We all love a good Grateful Dead tribute band, but some bands are so much better than others. Some bands have their own unique take on everything while others sound close enough to be uncanny (but still not Jerry!). It's wonderful that every area seems to have its own favorite tribute band or artist, and many bands have developed their own cult followings.
For those of you who follow the Grateful Dead on Twitter, you're used to the regular treats like swag updates, concerts and tribute band schedules and, possibly the best gifts of all, links to old shows that you can watch from the comfort of your own home, often on YouTube. Today is no exception with the gift of the performance of "Big Boss Man" from the June 16, 1990 concert in Mountain View, California!
As someone who's always loved Wynonna Judd, I've always felt like she could cover any genre and I love that she's performing Dead covers with Cass McCombs as their new duo, The Frothy Pit. This is incredibly exciting and I would love to see them in person--how about you?
Jay Blakesberg has a new book coming out called Jerry Garcia: Secret Space of Dreams, and the photographer says that this photography book will release on October 15. John Mayer wrote the forward to the book, and Dave Schools, David Gans and Trixie Garcia all also wrote bits. According to Blakesberg, the book will chronicle Garcia's life from the middle of his career until the end of his life.
If you're listening to Pandora or a similar app that suggests songs based on what you like, you might already know a lot of bands that sounds like the Grateful Dead simply based on those recommendations. Maybe you've searched for some on your own, or maybe you're looking for some now. It's always nice to find new music you like, and if their sound is similar to The Dead (which, let's face it, isn't 100% possible, but they can be in the same ballpark!), they're bound to be enjoyable, right?
According to John Fogerty, the Grateful Dead "sabotaged" Creedence Clearwater Revival's chances at Woodstock. He says the band was only supposed to perform for 45 minutes, but they did an entire extra set, doubling their time and leaving CCR to perform after 2 AM, when audiences were tired and no longer interested. He says it was a great set, but people were beyond caring at that point.
For anyone who lived before the Internet, mishearing song lyrics used to be a condition you couldn't recover from. There weren't websites or YouTube videos where you could look up the song lyrics to determine what was actually said, so you got people making up lyrics to Golden Earring's "Twilight Zone" like "Aliens are in my house, feels like they're stealing Floam!" That's a true story, by the way; my family used to love to make up lyrics to that song. We also love to assign our own meaning to songs like "A Whiter Shade of Pale."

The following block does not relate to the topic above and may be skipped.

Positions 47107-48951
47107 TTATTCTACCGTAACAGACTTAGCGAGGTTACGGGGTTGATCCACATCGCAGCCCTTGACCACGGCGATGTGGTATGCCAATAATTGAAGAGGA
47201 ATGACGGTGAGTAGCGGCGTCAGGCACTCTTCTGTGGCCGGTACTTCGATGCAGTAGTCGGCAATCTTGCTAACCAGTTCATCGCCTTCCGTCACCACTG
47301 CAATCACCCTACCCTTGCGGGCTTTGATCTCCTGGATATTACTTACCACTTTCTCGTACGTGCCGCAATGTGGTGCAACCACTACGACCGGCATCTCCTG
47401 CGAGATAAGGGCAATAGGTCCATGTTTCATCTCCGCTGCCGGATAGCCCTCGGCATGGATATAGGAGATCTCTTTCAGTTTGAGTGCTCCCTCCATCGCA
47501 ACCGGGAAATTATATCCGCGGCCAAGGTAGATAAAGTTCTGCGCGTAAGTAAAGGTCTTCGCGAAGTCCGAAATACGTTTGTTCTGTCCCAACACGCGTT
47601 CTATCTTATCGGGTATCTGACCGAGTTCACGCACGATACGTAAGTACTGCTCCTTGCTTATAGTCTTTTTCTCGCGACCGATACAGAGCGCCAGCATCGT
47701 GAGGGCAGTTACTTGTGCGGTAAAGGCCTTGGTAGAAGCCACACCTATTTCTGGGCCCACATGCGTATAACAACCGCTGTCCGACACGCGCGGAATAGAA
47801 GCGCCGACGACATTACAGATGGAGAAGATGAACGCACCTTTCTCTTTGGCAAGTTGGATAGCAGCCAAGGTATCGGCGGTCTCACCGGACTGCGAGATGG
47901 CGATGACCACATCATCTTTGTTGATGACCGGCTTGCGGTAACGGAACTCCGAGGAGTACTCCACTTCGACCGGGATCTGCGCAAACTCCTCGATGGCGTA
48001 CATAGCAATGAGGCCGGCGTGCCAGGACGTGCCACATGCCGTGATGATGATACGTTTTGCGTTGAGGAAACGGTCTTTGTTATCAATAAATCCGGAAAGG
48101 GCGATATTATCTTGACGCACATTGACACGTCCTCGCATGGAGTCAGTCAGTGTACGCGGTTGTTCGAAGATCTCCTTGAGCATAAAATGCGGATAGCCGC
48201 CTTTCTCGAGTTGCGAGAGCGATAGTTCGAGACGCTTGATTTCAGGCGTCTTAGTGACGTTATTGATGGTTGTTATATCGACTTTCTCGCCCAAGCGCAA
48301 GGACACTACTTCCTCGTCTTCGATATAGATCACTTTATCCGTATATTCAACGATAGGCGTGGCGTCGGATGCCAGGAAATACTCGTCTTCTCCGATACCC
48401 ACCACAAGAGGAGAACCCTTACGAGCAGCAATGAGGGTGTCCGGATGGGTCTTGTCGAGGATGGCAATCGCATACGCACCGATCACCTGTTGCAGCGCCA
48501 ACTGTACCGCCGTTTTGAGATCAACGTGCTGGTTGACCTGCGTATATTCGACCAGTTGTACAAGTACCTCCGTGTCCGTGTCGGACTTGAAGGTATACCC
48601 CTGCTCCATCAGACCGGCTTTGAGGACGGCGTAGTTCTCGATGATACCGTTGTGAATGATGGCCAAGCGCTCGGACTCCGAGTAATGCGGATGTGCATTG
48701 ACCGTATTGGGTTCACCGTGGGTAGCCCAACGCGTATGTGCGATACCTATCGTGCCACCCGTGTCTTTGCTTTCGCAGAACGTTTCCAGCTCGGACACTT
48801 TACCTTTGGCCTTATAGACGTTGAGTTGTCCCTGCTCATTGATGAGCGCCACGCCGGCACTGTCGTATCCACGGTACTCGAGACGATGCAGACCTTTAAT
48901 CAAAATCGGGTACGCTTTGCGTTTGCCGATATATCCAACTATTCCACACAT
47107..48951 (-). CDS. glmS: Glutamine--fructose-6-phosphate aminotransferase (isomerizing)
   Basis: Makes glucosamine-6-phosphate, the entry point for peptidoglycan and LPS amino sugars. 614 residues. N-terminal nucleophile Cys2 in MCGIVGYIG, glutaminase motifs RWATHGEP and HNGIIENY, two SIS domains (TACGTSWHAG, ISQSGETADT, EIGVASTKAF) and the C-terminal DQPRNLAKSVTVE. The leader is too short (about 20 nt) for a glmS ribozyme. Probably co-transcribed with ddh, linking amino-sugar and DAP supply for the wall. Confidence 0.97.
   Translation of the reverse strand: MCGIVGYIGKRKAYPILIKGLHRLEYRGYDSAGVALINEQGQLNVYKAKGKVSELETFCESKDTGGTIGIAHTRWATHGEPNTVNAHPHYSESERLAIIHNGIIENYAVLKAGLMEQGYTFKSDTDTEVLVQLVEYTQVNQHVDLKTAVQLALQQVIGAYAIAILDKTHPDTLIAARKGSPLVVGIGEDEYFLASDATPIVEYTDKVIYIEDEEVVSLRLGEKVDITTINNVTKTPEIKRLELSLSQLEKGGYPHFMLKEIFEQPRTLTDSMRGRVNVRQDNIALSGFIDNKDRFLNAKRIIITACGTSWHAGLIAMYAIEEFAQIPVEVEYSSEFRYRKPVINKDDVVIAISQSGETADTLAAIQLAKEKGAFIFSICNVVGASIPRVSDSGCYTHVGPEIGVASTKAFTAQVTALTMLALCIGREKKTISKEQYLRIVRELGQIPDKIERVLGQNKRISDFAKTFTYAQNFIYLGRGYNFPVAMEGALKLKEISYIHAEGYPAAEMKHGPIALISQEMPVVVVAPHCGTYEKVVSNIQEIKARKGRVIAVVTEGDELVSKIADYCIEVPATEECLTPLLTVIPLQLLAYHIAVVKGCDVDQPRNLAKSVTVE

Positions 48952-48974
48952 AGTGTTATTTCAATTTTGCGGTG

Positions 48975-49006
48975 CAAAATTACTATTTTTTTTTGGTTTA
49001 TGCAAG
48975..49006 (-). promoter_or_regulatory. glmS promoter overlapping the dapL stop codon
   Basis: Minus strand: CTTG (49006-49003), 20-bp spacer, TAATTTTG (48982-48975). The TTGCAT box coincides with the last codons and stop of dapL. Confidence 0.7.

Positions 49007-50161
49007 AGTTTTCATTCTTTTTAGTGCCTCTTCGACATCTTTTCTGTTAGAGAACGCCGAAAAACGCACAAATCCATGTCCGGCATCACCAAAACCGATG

Did you check out Lollapalooza? If so, you may have already spotted Maggie Rogers' outfit, which was a tribute to the Grateful Dead. She actually borrowed the ensemble from the Dead's sound engineer's daughter, and fans are loving it. She didn't just tie-dye something new (or buy it new, either), but actually chose an outfit with a historical significance.
If you've always wanted to hear how Dead & Co. got started, you should definitely check ou tthis video of John Mayer playing with Bob Weir for the first time on the Late Show. It's a great performance, but it's also a piece of the Dead's history. Mayer seems to be the longest running stand-in after Garcia shuffled off this mortal coil of dancing bears in 1995 and perhaps he'll be around much longer, too.
If you were at the JFK Stadium in Philadelphia on July 7, 1989, you were lucky enough to hear the Grateful Dead play "Box of Rain" after it had been virtually retired for over a decade. For the rest of us, we can still check it out in this All the Years Live video of Phil Lesh. If you haven't already, check it out.